A Win for Divorce Litigants: NJ Supreme Court Cardali Decision Provides Clarity on Cohabitation | Cohen-Ciglias-Pallas-Greenhall and Foreman BC


The latest decision by the New Jersey Supreme Court regarding Kardali vs. Kardali This is a clear win for litigants seeking to terminate or suspend alimony payments. The decision provides significant clarity on what is required to obtain discovery in a motion that seeks to terminate or suspend alimony payments and establish a new “two-step” process.

In 2006, the Cardalis family entered into an estate settlement agreement indicating that alimony would be terminated upon “cohabitation as defined by New Jersey law”. A New Jersey court had previously defined cohabitation as a “marriage-like” relationship—one that was serious and intended to be a long-term commitment that would excuse the alimony payer from continuing to financially support his ex-wife. Fourteen years later, Mr. Cardali applied for the termination of his maintenance to Mrs. Cardali on the basis of her cohabitation. In his application to the Court of First Instance, Mr. Cardali presented evidence proving the following facts:

  1. Cardali and her boyfriend have been in a relationship for eight years.
  2. Cardali and her boyfriend attended family functions and other social events as a couple.
  3. Cardali and her boyfriend posted pictures together on social media.
  4. Cardali and her boyfriend vacationed together.
  5. A private investigator’s report stated that, over the 44 days that the investigator conducted the surveillance, Ms. Cardali and her boyfriend were together for some time on each of those days and were together overnight on more than half of those days.
  6. And again, as noted by a private investigation, Mrs. Cardali’s friend was able to gain access to her house whether she was at home or not.

The trial court denied Mr. Cardali’s application, noting that Mr. Cardali failed to provide any evidence that Mrs. Cardali and her boyfriend’s financial affairs were intertwined (a factor in the legality of cohabitation in New Jersey). Thus, there can be no coexistence. However, the Supreme Court has specifically and properly rejected this position.

The Supreme Court, at the request of Mr. Cardalley and the New Jersey chapter of the American Academy of Matrimonial Lawyers (whose members appeared in the case as “friends of the court”), focused on the burden of proof that a lower court petition should have when seeking termination or suspension of alimony. The court confirmed that the burden of transportation is a At first glance Presentation – a very low standard whereby the litigant needs to provide “certain evidence” which, if indisputable, would constitute a cohabitation. The court unanimously decided that the mover did not need to provide evidence of it everyone Of cohabitation factors in the law. Alternatively, if the mover presents competent evidence of some factor of cohabitation, which, if not disproved, would establish cohabitation, the court of first instance must find that the mover has presented At first glance Show cohabitation and discovery can proceed.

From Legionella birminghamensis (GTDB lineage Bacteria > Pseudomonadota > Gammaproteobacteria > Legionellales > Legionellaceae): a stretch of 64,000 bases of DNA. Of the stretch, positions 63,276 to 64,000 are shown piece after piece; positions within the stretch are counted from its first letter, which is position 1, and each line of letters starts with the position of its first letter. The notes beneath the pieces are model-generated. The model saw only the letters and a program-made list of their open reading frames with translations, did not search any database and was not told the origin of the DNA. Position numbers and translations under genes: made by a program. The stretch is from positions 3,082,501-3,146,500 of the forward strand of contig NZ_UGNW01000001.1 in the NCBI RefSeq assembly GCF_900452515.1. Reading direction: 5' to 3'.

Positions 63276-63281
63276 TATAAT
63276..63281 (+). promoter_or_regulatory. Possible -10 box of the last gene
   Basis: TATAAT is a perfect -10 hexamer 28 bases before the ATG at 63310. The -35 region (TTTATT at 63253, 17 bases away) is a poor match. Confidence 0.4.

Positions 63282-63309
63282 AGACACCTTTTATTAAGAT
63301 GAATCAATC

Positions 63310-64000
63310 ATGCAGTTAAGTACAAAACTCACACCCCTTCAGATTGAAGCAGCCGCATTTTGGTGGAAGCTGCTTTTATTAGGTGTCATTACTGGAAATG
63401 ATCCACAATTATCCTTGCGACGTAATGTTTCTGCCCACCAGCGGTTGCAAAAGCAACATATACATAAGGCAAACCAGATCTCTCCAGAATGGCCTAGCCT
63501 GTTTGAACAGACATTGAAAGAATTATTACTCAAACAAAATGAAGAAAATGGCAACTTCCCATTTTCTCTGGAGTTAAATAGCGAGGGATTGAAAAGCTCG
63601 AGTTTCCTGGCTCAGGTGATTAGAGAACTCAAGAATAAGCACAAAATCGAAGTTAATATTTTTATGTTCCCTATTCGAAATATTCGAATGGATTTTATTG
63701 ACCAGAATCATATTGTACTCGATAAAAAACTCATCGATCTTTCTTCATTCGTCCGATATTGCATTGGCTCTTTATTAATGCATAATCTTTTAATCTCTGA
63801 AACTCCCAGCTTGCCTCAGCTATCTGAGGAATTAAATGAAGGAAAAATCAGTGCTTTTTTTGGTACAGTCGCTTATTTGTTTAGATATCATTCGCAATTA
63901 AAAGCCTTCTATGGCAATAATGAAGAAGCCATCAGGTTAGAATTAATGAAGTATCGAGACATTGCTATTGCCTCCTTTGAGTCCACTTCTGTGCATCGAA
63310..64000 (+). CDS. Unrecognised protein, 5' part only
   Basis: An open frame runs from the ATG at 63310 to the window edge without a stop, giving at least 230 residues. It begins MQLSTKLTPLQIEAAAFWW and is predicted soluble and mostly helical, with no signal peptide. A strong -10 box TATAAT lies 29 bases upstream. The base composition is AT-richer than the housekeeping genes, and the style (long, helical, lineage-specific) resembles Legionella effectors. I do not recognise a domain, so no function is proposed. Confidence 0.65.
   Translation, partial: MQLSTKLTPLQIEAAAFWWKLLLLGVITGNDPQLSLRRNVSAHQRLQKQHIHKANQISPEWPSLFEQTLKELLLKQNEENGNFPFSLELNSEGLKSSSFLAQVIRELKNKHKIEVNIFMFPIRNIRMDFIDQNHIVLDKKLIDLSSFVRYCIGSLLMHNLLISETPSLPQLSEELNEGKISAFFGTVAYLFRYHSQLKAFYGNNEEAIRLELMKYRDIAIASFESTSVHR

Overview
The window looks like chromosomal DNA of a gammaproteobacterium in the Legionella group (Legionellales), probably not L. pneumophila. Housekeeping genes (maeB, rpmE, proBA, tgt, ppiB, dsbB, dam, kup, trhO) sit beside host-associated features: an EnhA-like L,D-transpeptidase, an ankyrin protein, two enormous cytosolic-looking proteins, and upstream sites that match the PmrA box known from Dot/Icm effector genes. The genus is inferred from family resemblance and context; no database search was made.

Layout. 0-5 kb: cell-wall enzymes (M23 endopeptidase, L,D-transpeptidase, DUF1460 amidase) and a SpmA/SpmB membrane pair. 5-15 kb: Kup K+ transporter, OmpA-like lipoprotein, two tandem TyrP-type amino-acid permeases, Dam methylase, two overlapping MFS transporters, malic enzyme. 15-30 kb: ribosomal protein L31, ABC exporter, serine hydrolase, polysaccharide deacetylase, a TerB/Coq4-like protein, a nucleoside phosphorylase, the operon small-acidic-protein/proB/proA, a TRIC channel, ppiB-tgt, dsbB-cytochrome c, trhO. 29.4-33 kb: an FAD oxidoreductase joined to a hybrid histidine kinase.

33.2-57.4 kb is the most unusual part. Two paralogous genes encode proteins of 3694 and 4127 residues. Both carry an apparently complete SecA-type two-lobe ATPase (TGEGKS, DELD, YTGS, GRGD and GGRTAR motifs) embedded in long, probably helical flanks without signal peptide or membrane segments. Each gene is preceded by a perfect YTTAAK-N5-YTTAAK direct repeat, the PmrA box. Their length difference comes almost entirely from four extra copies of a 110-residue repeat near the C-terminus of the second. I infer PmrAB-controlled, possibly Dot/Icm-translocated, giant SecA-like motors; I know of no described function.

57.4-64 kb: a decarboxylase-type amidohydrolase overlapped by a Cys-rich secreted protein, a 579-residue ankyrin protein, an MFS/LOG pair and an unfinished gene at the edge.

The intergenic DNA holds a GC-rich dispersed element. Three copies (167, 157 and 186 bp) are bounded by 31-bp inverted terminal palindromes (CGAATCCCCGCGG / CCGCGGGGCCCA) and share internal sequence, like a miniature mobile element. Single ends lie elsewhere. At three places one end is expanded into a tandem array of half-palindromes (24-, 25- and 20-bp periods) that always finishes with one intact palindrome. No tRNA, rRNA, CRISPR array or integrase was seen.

The court did not stop there. Concerned about the privacy rights of the alimony recipients, the court held discovery admissible when A At first glance The offer of cohabitation must be limited to ‘discrete cases’ relating to one or more cohabitation factors in the case. Discovery should not be a “fishing trip” in all areas of the alimony recipient’s life. This provides monetary clarity and privacy protection for alimony recipients, as they do not need to open every aspect of their lives to the court every time a married person claims cohabitation.

And to go further, for matters like this, the court took a new step before the start of the plenary sessions. The court held that, at the end of discovery, each party must now submit a new certificate stating all evidence obtained, or not obtained, of the factors of cohabitation. The court will then consider those testimonies and determine whether a hearing is still necessary to resolve the issue of cohabitation. The burden of proof remains with the payer to establish cohabitation, but this crucial second step means that there is a possibility of avoiding a costly hearing for both parties altogether if the evidence clearly establishes cohabitation.

In December of 2022, shortly before the Court heard Cardali’s case, prominent members of the family bar association attended wrote about How have courts reached widely inconsistent decisions about cohabitation and the burden of proving cohabitation? The Court has responded to these concerns and, in this considered opinion, has finally established clear guidance for litigants, judges, and attorneys on this issue. The issue of cohabitation is still fact-sensitive, so a person considering a cohabitation request should gather all the facts they can and consult with an attorney.


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